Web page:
What a great word! And it is, as I think about it, precisely how most of my bike rides tend to go. Take one’s time, be slow, waste time. Describes many of my rides to a “t,” as it were.

Especially on days like today.

Especially on days when I’m carrying a kit of watercolors and the forecast calls for 0% chance of rain…yet I’m riding along, pleasantly enough, in a shower.

Especially when I pass a donut shop on my way out of town and the sign reads “no donuts. No Baker showed up. Would you like to be our Baker?”

Especially when the bite in the air reminds me so much of Ireland, and there is a faint glimmer of a rainbow peeking out of a stormy and darkened western morning sky.

Especially when as I prepare to cross the Missouri River I notice off to my right a freshly combined field with a flock of 50 or so wild turkeys strutting about, picking over the chaff.

Especially when it’s harvest time and the crops are morphing into fields of gold and brown and orange.

Especially when, despite the intense greenery of the foliage, the morning feels like the first legitimate day of autumn.

Excuse me now. I’m pretty busy.




The chorus of a million frogs, crickets, insects engulf me as I coast down the hill at 4.30 am. Behind me lightning flashes on the western horizon, its telltale reflection in my mirror followed by the rumble of thunder. A cool, persistent breeze: But it’s difficult to say, really, from what direction it hails. Fallen leaves – a premonition of Autumn, that beacon of days to come as arrived earlier than I would have imagined; they swirl at the edge of the road, spinning and dancing a wild dervish. Rain drops fall, eerily ghostlike, briefly tracing glowing white trails across the beam of my lamp, coating my arms with moisture. The road is still mostly dry but the canopy above me betrays Mother Nature and a staccato beat of falling rain slowly grows more insistent. A jogger comes into sight, raises a hand of greeting, then disappears, engulfed by night. Summer ends.

The sky threatened…

…but the rain never came. It was cool – unseasonably so for late August in Missouri – and breezy, and a nearly perfect morning to cycle aimlessly. Even more so when the clouds burned off completely a few hours later…

Eventually, morning comes to an end. I break for lunch, after which we plan to go back out again. Listen – we don’t get too many days like this, so you gotta take ’em when you can get ’em.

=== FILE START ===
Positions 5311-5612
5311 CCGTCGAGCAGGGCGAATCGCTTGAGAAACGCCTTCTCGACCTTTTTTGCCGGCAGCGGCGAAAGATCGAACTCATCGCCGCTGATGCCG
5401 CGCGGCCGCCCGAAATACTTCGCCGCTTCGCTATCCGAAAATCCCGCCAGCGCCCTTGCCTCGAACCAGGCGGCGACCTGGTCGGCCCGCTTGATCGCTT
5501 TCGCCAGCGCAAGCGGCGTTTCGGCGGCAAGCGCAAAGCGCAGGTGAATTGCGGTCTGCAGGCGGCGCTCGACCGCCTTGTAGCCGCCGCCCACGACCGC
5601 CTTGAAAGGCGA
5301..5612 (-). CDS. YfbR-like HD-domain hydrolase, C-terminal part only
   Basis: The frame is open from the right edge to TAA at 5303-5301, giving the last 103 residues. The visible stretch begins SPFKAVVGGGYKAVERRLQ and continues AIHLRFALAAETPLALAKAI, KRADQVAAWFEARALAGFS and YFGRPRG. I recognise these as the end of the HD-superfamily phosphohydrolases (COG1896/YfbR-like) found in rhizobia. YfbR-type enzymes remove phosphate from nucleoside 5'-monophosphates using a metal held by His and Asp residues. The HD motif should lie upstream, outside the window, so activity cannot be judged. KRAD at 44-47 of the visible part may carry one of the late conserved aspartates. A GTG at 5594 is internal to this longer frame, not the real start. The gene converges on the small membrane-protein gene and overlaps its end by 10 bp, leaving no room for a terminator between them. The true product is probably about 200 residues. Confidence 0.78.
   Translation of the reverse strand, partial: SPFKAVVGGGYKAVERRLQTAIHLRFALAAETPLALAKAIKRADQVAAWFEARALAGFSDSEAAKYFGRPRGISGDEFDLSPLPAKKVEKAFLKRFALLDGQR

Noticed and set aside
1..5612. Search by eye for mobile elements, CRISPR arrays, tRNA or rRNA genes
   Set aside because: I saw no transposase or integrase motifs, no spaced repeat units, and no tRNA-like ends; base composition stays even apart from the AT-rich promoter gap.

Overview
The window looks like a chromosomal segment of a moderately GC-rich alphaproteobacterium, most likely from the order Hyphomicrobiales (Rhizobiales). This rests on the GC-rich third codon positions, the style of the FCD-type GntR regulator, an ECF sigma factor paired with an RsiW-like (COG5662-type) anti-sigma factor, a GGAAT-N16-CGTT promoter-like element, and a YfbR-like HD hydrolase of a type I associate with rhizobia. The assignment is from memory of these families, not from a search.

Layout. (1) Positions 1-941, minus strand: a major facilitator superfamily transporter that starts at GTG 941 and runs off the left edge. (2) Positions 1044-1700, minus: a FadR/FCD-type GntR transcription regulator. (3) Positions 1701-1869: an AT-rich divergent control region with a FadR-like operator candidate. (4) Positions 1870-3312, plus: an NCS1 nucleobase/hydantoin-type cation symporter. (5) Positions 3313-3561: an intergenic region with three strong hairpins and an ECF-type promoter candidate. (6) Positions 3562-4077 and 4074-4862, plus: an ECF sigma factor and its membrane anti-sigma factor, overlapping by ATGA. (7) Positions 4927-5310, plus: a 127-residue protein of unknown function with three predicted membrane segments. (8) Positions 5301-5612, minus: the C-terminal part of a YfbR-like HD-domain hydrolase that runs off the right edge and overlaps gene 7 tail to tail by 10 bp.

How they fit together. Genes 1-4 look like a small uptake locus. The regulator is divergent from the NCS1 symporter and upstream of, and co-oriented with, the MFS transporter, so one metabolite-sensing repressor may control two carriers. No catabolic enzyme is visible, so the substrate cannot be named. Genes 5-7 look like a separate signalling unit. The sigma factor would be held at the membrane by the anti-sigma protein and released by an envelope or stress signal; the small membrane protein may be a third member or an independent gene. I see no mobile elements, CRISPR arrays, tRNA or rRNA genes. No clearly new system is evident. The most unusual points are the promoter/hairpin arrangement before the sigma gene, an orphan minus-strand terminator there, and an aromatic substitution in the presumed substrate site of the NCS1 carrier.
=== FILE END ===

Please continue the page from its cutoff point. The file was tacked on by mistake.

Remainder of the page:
I’m usually not a big baby about rain – really, I’m not.

Waking early this morning to the rumble of thunder, I tried to peer out into the darkness and get some idea just how wet the world had become overnight. No lightning, which was positive. I tried to roll over and go back to sleep, but I was enjoying listening to the patter of rain against the window immediately above my head. I lay like that for another half hour and then realizing I was wide awake and probably staying that way, I gave up, crawled out of bed and wandered out to the kitchen. Still too dark to get any sense of things, I opened the outside door.

Whoooom! The dense humidity and latent heat shocked my system and immediately fogged my glasses. Only a few droplets fell from above, but I couldn’t see anything else to give me any sense whether this was a brief respite or the end of things. Dawn would arrive in about forty minutes, so I headed back indoors, figuring I’d use that time productively. I’ve a commission I needed to begin, and forty minutes later I’d made a good start on the sketch. Glancing out the window the world was beginning to brighten, but it was still very gray. Time to ride.

A few drops here and there don’t faze me one little bit. As I pedaled down the street, the rain was light but steady. Interesting, the rain was almost comforting. No wind, just the steady fall of warm water. Within a mile I was thoroughly soaked, but feeling not at all like turning back. It’s Saturday, and the vendors arrive early to set up the local Farmer’s Market. I had shopping to do and headed for the square.